Season 8 of “The Walking Dead” premiered Sunday night with it’s monumental 100th episode, “Mercy.” It was an episode packed with action, explosions, promises and threats. But nothing much happened. And yet, it still worked.
Season 7 left off with Negan on the run after the town of Alexandria was saved by reinforcements from The Hilltop and The Kingdom. Shiva the tiger killed a few people. Sasha bravely sacrificed herself to go captain a star ship for CBS. There were betrayals and threats of dismemberment. It was intense, and an episode the series desperately needed.
Expectations for loyal fans were high going into the season 8 premiere. How could Robert Kirkman, Scott M. Gimple, and Greg Nicotero properly lead into the newly battle-ready Rick et al?
The build up was big. It’s rare for a series to reach 100 episodes, especially one with 13-16 episode seasons. Trailers and sneak peeks showed glimpses of an obviously aged Rick, with much more white in his beard and a beautifully crafted cane. Theories ran wild about what it could mean and Gimple promised in a preview interview that it would be clear in the first episode. More on that in a minute.
The episode follows not long after Negan and the Saviors fled Alexandria under fear of death by tiger. Exactly how long? One can’t be sure. But not much time has passed. Rick, Maggie, and King Ezekiel gather their people together and Rick gives one of his big motivational speeches that just don’t pack the same cheer leading spirit they once did. For the audience, anyway. The allied forces seem to like it.
As is now the way of pretty much every season premiere of “The Walking Dead,” the entire episode jumps around in time, keeping the audience on the hook and slightly confused. There is a planned march on Negan’s Sanctuary. It is carefully calculated, plotted, and complete with precisely placed explosives and a herd of walkers. Negan still believes he has the upper hand, taunting Rick like he always does. But this time, he underestimates Rick and all his new friends.
Both sides make a lot of noise. Negan talks, like he always does. Rick instructs his people to open fire after his offer to accept surrender goes ignored.
There are cutaways to a somewhat present-day Rick, looking grief-stricken, red-eyed, kneeling at an unidentified grave.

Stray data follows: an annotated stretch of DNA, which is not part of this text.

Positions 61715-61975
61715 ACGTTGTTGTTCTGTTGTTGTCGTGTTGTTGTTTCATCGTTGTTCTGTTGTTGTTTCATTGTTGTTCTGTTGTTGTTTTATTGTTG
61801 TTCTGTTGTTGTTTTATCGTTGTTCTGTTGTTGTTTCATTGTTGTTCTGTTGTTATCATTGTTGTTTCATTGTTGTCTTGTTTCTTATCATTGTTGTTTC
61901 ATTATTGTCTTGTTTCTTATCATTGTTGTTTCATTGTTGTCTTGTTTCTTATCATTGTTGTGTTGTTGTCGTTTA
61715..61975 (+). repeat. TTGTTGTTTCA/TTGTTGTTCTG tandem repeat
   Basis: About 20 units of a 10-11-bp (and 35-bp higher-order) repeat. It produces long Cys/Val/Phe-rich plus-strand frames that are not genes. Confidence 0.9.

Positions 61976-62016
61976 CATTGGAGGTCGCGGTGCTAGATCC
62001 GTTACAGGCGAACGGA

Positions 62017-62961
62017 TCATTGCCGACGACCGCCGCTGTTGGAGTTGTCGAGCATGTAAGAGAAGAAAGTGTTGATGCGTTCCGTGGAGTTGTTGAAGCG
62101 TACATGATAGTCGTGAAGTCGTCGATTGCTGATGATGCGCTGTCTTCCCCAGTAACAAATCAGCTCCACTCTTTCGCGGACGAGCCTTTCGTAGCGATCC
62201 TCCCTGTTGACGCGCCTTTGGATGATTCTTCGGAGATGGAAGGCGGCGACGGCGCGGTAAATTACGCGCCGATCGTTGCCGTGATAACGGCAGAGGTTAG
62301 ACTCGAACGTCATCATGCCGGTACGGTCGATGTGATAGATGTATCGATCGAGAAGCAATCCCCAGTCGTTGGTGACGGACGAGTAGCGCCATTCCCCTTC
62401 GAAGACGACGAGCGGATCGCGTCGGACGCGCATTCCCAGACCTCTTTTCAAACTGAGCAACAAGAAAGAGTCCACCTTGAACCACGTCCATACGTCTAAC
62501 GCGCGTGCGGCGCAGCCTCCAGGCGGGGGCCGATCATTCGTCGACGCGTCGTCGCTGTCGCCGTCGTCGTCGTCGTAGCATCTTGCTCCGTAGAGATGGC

And then there are those scenes of the aged Rick.
If there is one thing TWD fans have learned over the years, it’s that Scott M. Gimple should not be taken literally.
Because, yes, there were plenty of glimpses of Old Man Rick. But the meaning behind it is still unclear. His claim that we would understand it was not exactly true.
Are they flashes to a future time in which Negan is vanquished and life is beautiful? Is it some kind of hopeful dream? Is it some sort of heavenly vision wherein they have all died and live together in paradise?
There is no context. No explanation. No hint at why these sequences are even there. Which wouldn’t be a problem if the actual showrunner hadn’t made a promise. Because one thing we know about TWD is that the answers will come eventually. We may not like them, but they will come.
And so, these sequences are nice to look at and wonder about, even if they have yet to provide any answers.
Such is the case with a lot of this episode. It is fun to watch. It’s nice to see Carol and Daryl have a moment and to know that Carol is back in action. It always feels like the right side will win if Carol is with them. And Daryl shooting at homemade bombs while riding by on his motorcycle will always be cool. Negan and Rick sparring in their way is always entertaining.
This episode was a whole lot of style and very little substance.
But it worked. Because there is still a sense that the story moved forward, even if we didn’t get to see all the details of that just yet.
Considering that the season is themed “All Out War,” it is clear now that the time for talk is over. It’s all action from now on.
“The Walking Dead” airs Sundays at 9PM ET on AMC.